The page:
In a bold move, the famously velvet-voiced Price is largely denied his usual vocal assets, with Phibes being obliged to recreate his voice mechanically, due to the effects of his injuries. Price rises to the challenge admirably, conveying much of the Doctor’s character silently through facial expression and gesture. His silent but withering reaction to the artistic décor of one victim’s home conveys more than words ever could, his aesthetic tastes hilariously offended. Likewise, the look of homicidal glee on his face as he watches locusts march to their murderous work, or his spontaneous applause as yet another scheme reaches deadly fruition, are essays in wicked, wordless eloquence. His few lines, delivered in a malevolent monotone when vocally plugged in via a hole in his throat, are all the more memorable for their sparseness – pray he never pledges ‘Nine eternities in doom!’ against you…
Whether quite literally necking champagne, enjoying a relaxing musical number, or dispatching his foes in baroquely gruesome ways, Price plays the role to perfection, creating another formidable yet oddly sympathetic villain to his gallery of ghouls.
The following year’s Dr Phibes Rises Again is actually set three years after the first film (the events of which are briefly recapped, with the voice-over proclaiming them to be ‘all true!’). The fiendish Phibes is awakened from his embalmed state by the astrological position of the moon. Its conjunction with the planets apparently means that it is now possible for him to find the ancient River Of Life, which will have the power to bring back his beloved Victoria (Munro, again playing a corpse). The silent Vulnavia is also mysteriously resurrected to assist him, despite her apparent death in the first film (now played by Valli Kemp). Typically, there is no attempt to explain Phibes’ new interest in magical astrology or Vulnavia’s return, with the sequel, written by Robert Blees with director Fuest, content to dispense with logic and continuity for the sake of high camp carnage.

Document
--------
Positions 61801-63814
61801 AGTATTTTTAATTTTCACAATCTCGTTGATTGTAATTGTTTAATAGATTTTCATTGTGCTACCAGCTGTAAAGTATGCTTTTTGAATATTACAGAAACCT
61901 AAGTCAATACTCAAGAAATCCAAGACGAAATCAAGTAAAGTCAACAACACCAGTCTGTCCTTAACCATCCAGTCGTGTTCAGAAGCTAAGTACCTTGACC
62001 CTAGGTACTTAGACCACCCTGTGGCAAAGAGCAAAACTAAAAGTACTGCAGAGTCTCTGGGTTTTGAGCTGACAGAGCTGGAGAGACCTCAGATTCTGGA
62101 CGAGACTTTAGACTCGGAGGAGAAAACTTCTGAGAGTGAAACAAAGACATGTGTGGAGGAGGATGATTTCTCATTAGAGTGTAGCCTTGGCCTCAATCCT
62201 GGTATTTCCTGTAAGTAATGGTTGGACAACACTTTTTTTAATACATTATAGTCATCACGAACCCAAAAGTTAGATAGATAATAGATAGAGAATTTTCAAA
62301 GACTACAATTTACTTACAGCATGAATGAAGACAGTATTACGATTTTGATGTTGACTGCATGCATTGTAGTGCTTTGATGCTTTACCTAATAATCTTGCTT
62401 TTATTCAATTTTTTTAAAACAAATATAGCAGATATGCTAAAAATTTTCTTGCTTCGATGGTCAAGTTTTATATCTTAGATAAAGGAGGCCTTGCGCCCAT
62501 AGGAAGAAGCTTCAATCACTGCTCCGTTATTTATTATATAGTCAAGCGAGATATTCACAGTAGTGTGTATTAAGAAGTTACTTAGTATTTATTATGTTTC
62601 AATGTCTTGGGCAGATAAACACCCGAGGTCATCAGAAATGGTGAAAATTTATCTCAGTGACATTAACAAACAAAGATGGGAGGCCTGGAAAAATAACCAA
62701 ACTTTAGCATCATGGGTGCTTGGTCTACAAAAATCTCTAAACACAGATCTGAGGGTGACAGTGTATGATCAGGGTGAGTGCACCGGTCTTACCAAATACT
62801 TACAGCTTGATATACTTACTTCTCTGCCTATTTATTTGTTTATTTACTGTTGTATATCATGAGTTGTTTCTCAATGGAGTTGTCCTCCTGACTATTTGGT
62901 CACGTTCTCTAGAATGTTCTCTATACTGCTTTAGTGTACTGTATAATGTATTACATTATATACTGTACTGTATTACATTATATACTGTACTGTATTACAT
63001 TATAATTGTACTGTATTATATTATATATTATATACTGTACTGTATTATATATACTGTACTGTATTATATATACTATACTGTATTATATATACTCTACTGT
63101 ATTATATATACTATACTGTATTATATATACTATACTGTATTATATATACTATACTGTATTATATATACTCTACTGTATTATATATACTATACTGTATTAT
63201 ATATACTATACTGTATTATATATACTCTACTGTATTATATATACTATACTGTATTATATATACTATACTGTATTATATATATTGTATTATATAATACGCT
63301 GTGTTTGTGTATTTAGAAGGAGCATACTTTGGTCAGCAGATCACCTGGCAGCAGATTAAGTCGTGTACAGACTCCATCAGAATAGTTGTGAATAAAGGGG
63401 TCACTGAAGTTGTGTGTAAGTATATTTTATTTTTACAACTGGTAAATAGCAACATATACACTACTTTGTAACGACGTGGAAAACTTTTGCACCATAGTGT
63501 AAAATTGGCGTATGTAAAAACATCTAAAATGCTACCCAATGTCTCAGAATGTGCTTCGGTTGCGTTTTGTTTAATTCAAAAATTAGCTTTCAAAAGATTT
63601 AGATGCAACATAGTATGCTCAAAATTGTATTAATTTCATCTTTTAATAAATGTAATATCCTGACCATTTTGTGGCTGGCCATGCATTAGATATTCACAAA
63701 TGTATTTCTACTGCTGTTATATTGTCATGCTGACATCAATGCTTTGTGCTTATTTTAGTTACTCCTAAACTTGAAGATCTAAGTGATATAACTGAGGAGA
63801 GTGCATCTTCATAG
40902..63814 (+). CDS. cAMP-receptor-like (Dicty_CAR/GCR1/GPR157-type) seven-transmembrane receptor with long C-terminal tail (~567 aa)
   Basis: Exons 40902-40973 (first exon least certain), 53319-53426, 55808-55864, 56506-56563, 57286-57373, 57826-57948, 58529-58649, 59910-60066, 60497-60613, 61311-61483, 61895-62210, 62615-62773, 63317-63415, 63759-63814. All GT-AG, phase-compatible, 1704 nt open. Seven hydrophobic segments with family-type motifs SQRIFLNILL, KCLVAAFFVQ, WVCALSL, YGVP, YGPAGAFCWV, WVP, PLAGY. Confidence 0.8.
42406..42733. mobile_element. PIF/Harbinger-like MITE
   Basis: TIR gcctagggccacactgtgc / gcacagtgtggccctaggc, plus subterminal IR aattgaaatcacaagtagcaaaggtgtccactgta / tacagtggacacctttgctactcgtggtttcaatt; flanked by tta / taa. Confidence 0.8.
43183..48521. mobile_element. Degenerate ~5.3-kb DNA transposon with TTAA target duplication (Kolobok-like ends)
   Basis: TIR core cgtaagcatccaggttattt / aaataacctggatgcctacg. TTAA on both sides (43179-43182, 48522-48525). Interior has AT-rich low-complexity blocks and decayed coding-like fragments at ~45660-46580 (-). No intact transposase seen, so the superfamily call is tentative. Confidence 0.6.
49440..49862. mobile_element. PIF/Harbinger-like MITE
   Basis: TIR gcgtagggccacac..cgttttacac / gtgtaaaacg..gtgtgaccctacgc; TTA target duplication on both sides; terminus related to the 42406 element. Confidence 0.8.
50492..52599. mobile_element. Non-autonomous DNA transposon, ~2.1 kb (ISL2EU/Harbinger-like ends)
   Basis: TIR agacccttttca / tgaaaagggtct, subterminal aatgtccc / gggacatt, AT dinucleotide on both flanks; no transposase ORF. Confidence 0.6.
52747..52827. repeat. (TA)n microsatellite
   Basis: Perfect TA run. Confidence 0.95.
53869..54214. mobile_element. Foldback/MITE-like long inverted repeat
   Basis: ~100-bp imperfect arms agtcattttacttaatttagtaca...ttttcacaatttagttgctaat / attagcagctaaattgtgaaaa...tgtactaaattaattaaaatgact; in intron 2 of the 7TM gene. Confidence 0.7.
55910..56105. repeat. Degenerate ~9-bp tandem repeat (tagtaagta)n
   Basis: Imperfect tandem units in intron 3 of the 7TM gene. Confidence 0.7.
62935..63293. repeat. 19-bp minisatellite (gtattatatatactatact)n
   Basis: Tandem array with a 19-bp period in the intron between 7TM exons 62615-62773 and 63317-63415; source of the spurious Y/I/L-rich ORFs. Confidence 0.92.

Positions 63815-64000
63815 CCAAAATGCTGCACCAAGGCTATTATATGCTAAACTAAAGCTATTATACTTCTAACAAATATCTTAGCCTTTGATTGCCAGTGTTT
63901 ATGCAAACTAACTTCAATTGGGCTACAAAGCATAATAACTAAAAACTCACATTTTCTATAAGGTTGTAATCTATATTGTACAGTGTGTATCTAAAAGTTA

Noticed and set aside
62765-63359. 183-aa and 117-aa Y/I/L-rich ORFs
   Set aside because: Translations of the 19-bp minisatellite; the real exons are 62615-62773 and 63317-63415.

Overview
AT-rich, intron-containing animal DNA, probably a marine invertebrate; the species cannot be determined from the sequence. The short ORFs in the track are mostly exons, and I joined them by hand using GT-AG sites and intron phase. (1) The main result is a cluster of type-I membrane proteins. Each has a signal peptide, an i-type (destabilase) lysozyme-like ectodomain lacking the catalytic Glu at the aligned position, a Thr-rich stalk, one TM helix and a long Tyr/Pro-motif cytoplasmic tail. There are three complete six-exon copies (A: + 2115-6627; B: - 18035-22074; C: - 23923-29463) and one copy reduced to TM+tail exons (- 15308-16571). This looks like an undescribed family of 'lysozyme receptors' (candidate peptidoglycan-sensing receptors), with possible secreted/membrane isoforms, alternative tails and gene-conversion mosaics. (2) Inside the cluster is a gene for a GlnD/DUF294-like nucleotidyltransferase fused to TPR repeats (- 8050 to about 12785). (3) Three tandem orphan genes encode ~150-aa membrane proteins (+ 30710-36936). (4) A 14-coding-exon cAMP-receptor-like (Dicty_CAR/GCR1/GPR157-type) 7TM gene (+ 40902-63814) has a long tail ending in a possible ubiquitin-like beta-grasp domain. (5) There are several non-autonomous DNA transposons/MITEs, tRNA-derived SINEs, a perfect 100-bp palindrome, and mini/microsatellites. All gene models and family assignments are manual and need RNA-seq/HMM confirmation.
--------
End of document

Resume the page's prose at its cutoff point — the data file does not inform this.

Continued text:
Interfering with Phibes’ quest for the River Of Life is Darius Beiderbeck (Robert Quarry, perhaps best known for his lead role in the two Count Yorga vampire films). Beiderbeck seeks the river for his own mysterious purposes, and the majority of the plot revolves around the competition between the two rival expeditions. Phibes and Vulnavia knock off victims one by one, as the tale moves from England to Egypt, with the hapless Inspector Trout (Jeffrey) once again investigating their crimes.
The more ambitious scope of the sequel, adding an H. Rider Haggard-style Boys’ Own adventure spoof to the grand guignol murders, is ultimately something of a mixed blessing. While the design in the opening scenes remains an art deco treat, the limitations of the budget are obvious once the plot moves to a clearly studio-bound ‘Egypt’. Despite some memorable set pieces (particularly death by scorpions), the plot lacks the drive and clarity of the first film’s cleverly structured murder cycle. It is notable that Phibes is far more talkative this time, mainly for the purposes of clunky exposition, explaining his plans at length in ways that were simply not necessary in the previous film. The humour also seems a little broader, giving it a slight feeling of Carry On Dr Phibes at times.
Many of the original cast return alongside Price, Jeffrey, and Munro, including Terry-Thomas and Hugh Griffith, who somewhat confusingly play completely different characters this time around. There are also brief cameos from Beryl Reid and Peter Cushing (sadly wasted as a cruise ship captain), and an appearance from a young John Thaw – if you ever hoped to see Inspector Morse pecked to death by an eagle, this is the movie for you.
Of course, anything which ends with Price dementedly crooning ‘Somewhere Over The Rainbow’ cannot be all bad, and the sequel remains highly watchable, despite my reservations. Sadly, no further instalments of Dr Phibes’ adventures came to pass, despite several prospective scripts being solicited by producers American International Pictures. I like to imagine that Phibes continues his work regardless in some parallel universe, concocting terrible schemes and elegant dance numbers with the equal dedication of a true aesthete. So why not raise a glass to celebrate the Doctor’s 50th birthday this April? (I recommend drinking it through the mouth, but feel free to try his neck method if you prefer.)
More To Explore
Syringes, Crucifixes and (Un)Therapeutic Whirlpools: The Social and Medical Horror of Saint Maud (2019)
Joe Howsin explores the ‘social horror’ of Rose Glass’ excellent British horror debut film, 2019’s Saint Maud…
In the latest entry for his Horror in the Britcom series, writer A.J. Black explores the transition from beloved television comedy to the big screen with 2005’s The League of Gentlemen’s Apocalypse…